Cuomo says Wolf, Cuccinelli violated oath of office and should be investigated
New York Gov. Andrew Cuomo (D) said Friday that acting Homeland Security Secretary Chad Wolf and his deputy, Ken Cuccinelli, violated their oaths of office when they barred his state’s residents from participating in “trusted traveler programs.”
The remarks come a day after the Department of Homeland Security (DHS) withdrew its decision to block New Yorkers from participating in the programs, which allow U.S. travelers quicker passage through borders and airport lines, after state lawmakers passed a law curtailing cooperation with federal immigration enforcement.
Cuomo blasted the DHS policy as “political exploitation” and said Wolf and Cuccinelli “clearly had no basis whatsoever to do this”
“It was all politics all the time. It was all exploitation all the time. And they hurt this state because of it. You cannot use government for political exploitation,” he said at a press conference. “It is illegal, what they did. And I believe acting Secretary Wolf and acting Deputy Cuccinelli, they violated their oath of office.”
“I believe Mr. Wolf and Mr. Cuccinelli have possible criminal liability, I believe there is civil liability. It was a clear abuse of government power for political purposes,” he continued.
Cuomo noted that the policy led to longer lines at airports in New York in February and March — the same time as coronavirus cases were coming in from Europe and just before the Empire State emerged as the epicenter of the domestic COVID-19 outbreak.
“They were playing their political games, and they backed up the lines of people waiting to get through customs and Border Patrol in dense areas, in tight quarters waiting on a line,” he said. “I believe there are civil damages that New York state is owed, and we’ll be pursuing possible claims for that.”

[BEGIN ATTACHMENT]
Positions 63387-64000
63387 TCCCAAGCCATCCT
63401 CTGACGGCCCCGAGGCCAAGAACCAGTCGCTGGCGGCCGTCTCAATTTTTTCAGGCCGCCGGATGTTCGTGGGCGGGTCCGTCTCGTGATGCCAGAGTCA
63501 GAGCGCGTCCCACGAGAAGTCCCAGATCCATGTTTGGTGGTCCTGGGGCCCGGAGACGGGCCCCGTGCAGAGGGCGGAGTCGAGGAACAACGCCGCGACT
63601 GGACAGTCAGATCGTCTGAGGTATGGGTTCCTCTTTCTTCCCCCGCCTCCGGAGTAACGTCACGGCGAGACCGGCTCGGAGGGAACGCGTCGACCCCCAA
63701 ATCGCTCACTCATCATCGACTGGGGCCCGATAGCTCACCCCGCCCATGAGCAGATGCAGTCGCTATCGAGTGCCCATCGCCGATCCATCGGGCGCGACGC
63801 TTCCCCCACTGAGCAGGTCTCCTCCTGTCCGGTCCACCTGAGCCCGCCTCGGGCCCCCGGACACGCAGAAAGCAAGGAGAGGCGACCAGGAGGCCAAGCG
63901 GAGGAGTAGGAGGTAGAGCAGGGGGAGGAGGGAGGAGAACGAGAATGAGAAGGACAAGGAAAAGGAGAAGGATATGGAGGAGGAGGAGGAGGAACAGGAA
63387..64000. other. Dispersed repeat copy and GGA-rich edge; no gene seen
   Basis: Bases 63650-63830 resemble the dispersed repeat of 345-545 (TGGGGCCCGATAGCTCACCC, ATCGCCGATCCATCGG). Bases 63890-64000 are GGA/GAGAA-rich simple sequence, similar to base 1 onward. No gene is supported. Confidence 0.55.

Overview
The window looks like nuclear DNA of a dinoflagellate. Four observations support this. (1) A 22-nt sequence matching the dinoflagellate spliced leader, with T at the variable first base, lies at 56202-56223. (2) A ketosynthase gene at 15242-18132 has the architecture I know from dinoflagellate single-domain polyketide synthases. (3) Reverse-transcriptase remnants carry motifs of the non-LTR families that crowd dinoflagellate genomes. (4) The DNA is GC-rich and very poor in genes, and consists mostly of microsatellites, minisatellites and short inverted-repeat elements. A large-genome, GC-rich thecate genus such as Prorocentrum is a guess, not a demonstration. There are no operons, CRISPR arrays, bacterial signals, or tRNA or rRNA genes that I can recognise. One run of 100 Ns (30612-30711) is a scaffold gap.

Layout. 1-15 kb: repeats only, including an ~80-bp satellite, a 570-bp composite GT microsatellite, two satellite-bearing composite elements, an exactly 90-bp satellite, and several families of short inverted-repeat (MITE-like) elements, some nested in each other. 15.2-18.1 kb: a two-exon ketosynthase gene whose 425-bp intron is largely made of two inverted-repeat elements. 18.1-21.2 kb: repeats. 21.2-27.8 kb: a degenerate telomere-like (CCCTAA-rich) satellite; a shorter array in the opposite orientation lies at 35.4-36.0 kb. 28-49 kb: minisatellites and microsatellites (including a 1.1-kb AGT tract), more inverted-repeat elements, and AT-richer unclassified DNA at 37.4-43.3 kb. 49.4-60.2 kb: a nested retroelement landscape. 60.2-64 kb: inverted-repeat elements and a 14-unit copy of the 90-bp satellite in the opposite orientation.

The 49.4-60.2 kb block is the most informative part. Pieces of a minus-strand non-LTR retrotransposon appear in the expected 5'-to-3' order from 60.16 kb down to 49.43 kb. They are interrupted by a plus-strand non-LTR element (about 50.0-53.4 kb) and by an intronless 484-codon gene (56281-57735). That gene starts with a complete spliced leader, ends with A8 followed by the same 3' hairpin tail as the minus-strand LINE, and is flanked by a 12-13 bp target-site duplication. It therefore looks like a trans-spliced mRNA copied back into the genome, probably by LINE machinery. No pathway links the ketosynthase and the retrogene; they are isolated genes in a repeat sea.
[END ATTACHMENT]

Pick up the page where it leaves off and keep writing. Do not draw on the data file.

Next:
Cuomo called on Speaker Nancy Pelosi (D-Calif.), Rep. Jerrold Nadler (D-N.Y.), the chairman of the House Judiciary Committee, and Rep. Bennie Thompson (D-Miss.), the chairman of the House Homeland Security Committee, to investigate Wolf and Cuccinelli over the move.
He also called on Attorney General William Barr to open a probe but said he did not believe he would do so.
The DHS’s reversal Thursday marked the culmination of a months-long feud with New York that started when the department retaliated for a law passed in December allowing residents to apply for driver’s licenses without having to prove they are in the U.S. legally. Several other states have similar laws in place, but New York was the only one cut out of the travel programs.
Wolf said Thursday that changes to the New York law allowing for the sharing of Department of Motor Vehicles records between Washington and Albany led DHS to reverse itself.
“We appreciate the information sharing to [Customs and Border Protection] CBP for the trusted travel program, which enables DHS to move forward and begin once again processing New York residents under the Trusted Travel Program. Nonetheless, local New York law continues to maintain provisions that undermine the security of the American people and purport to criminalize information sharing between law enforcement entities,” Wolf said in a statement.
Copyright 2023 Nexstar Media Inc. All rights reserved. This material may not be published, broadcast, rewritten, or redistributed.